Apple’s AppleCare+ warranty for their iPhones varies by model, but the most common plans would cost around $149 for 2 years of coverage or $7.99 per month for an ongoing subscription. Remember this coverage is a service plan, so you need the actual phone in order to have it repaired—a lost or stolen phone would need a greater level of coverage to replace.

Is that warranty worth the cost? If you ever damage your phone, it certainly will pay for itself. For example, on an iPhone 12, with the extended warranty, the deductible for accidental damage to the display is $29, vs. $279 without AppleCare. Damaging the rear glass could cost $449 to repair vs. $29 with the extended warranty coverage

We often talk about emergency savings, and that you should establish a savings fund to get you through an unforeseen crisis or emergency. Having an unusable, damaged phone can be considered a legitimate emergency. If you can’t communicate, you might not be able to earn a living, or stay in touch with elderly/sick family members or be “just a call away” from your children’s school. So, you will want to set aside enough money for a replacement phone—at least $500—if you don’t have the extended warranty. Afterall, plunking down an extra $149 up front for AppleCare seems like the better move financially.

You might reflexively think extended warranties are always a bad idea, since most products don’t fail within the extended warranty period. This might be true of refrigerators and other appliances, but smartphones are much more prone to damage and some kind of accidental damage protection is always recommended.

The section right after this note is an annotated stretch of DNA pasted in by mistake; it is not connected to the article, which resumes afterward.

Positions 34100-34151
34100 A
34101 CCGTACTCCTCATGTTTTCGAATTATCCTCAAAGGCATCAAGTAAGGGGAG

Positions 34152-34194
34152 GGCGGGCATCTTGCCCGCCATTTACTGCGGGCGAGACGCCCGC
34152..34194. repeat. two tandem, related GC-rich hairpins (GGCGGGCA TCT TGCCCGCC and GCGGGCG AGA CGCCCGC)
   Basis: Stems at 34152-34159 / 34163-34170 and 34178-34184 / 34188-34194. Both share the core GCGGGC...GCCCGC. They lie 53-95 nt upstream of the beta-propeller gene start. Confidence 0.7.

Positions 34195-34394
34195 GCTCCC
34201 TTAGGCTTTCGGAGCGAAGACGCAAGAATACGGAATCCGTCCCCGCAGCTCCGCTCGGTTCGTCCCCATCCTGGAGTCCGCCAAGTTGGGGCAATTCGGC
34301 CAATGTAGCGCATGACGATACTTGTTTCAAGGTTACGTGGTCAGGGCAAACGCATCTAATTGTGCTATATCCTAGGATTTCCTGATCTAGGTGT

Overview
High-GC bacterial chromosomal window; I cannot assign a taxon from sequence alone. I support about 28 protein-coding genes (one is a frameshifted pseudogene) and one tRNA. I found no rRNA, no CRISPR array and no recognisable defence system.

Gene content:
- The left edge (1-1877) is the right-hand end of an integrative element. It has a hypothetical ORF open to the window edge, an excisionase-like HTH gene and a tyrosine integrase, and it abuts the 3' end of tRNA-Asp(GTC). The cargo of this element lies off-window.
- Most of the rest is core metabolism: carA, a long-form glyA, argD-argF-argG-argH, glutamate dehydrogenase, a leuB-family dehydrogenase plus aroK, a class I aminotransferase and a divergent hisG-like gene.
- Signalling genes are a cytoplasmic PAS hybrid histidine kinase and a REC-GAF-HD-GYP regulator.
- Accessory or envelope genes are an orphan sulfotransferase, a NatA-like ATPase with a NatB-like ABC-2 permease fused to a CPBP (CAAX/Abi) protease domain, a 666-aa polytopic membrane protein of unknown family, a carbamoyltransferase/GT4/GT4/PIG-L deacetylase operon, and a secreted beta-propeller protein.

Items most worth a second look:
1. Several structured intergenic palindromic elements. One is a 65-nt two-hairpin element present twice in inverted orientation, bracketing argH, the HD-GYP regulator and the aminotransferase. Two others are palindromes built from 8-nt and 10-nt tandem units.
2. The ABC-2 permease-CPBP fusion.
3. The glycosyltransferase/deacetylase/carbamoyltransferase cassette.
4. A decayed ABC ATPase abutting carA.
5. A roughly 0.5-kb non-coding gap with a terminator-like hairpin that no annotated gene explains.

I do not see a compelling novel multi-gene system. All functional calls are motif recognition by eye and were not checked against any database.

How often should I upgrade?  

Apple, Samsung, Google would love it if you upgraded every year. But is that necessary?

Let’s assume you keep your phone in physically good condition and don’t need to replace it due to damage or excessive wear and tear. What’s a good upgrade cycle?

Well, if you want to keep your current phone as long as possible, the ultimate factor is security. After a few years, you will stop getting security updates, leaving you vulnerable, and limiting what you can do with your phone. That’s when you know it’s time to upgrade. For iPhones, this happens every 5-6 years, and for Android phones, the lifespan can be 3-5 years. Depending on the operating system and the device, after 5 years or so, you’ll be forced to update when your phone stops getting software support from the manufacturer.

Financially, there’s a case to be made for upgrading sooner. If your phone is in good condition, you can trade it in and get a new one every other year and offset the cost. After 2 years, you can usually get around 50% of the device’s value in trade, but if you wait 4 years, you’ll only get around 15% of the original purchase price back. Depending on the models you’re dealing with, trading in every 2 years could make more financial sense than keeping the device for longer.